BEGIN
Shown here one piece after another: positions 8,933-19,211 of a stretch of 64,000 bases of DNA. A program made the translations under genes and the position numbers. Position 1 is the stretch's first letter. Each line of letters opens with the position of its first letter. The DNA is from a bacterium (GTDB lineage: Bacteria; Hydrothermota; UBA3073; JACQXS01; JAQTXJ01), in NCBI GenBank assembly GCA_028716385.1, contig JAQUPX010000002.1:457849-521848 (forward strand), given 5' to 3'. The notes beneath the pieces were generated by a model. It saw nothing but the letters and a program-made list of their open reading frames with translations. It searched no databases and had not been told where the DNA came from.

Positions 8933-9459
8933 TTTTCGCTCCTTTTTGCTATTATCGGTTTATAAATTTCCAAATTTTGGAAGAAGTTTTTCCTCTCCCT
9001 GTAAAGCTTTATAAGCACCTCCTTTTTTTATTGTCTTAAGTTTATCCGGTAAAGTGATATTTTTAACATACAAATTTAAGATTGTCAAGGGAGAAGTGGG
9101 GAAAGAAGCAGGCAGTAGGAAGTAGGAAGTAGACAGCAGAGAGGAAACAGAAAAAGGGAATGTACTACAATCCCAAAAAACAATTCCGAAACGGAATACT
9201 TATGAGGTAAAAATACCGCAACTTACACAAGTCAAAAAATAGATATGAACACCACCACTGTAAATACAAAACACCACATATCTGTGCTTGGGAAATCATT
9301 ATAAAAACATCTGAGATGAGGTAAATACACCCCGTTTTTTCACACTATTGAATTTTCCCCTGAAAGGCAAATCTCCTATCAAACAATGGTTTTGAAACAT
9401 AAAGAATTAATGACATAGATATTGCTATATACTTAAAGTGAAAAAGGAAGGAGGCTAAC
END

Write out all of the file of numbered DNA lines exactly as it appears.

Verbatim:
Shown here one piece after another: positions 8,933-19,211 of a stretch of 64,000 bases of DNA. A program made the translations under genes and the position numbers. Position 1 is the stretch's first letter. Each line of letters opens with the position of its first letter. The DNA is from a bacterium (GTDB lineage: Bacteria; Hydrothermota; UBA3073; JACQXS01; JAQTXJ01), in NCBI GenBank assembly GCA_028716385.1, contig JAQUPX010000002.1:457849-521848 (forward strand), given 5' to 3'. The notes beneath the pieces were generated by a model. It saw nothing but the letters and a program-made list of their open reading frames with translations. It searched no databases and had not been told where the DNA came from.

Positions 8933-9459
8933 TTTTCGCTCCTTTTTGCTATTATCGGTTTATAAATTTCCAAATTTTGGAAGAAGTTTTTCCTCTCCCT
9001 GTAAAGCTTTATAAGCACCTCCTTTTTTTATTGTCTTAAGTTTATCCGGTAAAGTGATATTTTTAACATACAAATTTAAGATTGTCAAGGGAGAAGTGGG
9101 GAAAGAAGCAGGCAGTAGGAAGTAGGAAGTAGACAGCAGAGAGGAAACAGAAAAAGGGAATGTACTACAATCCCAAAAAACAATTCCGAAACGGAATACT
9201 TATGAGGTAAAAATACCGCAACTTACACAAGTCAAAAAATAGATATGAACACCACCACTGTAAATACAAAACACCACATATCTGTGCTTGGGAAATCATT
9301 ATAAAAACATCTGAGATGAGGTAAATACACCCCGTTTTTTCACACTATTGAATTTTCCCCTGAAAGGCAAATCTCCTATCAAACAATGGTTTTGAAACAT
9401 AAAGAATTAATGACATAGATATTGCTATATACTTAAAGTGAAAAAGGAAGGAGGCTAAC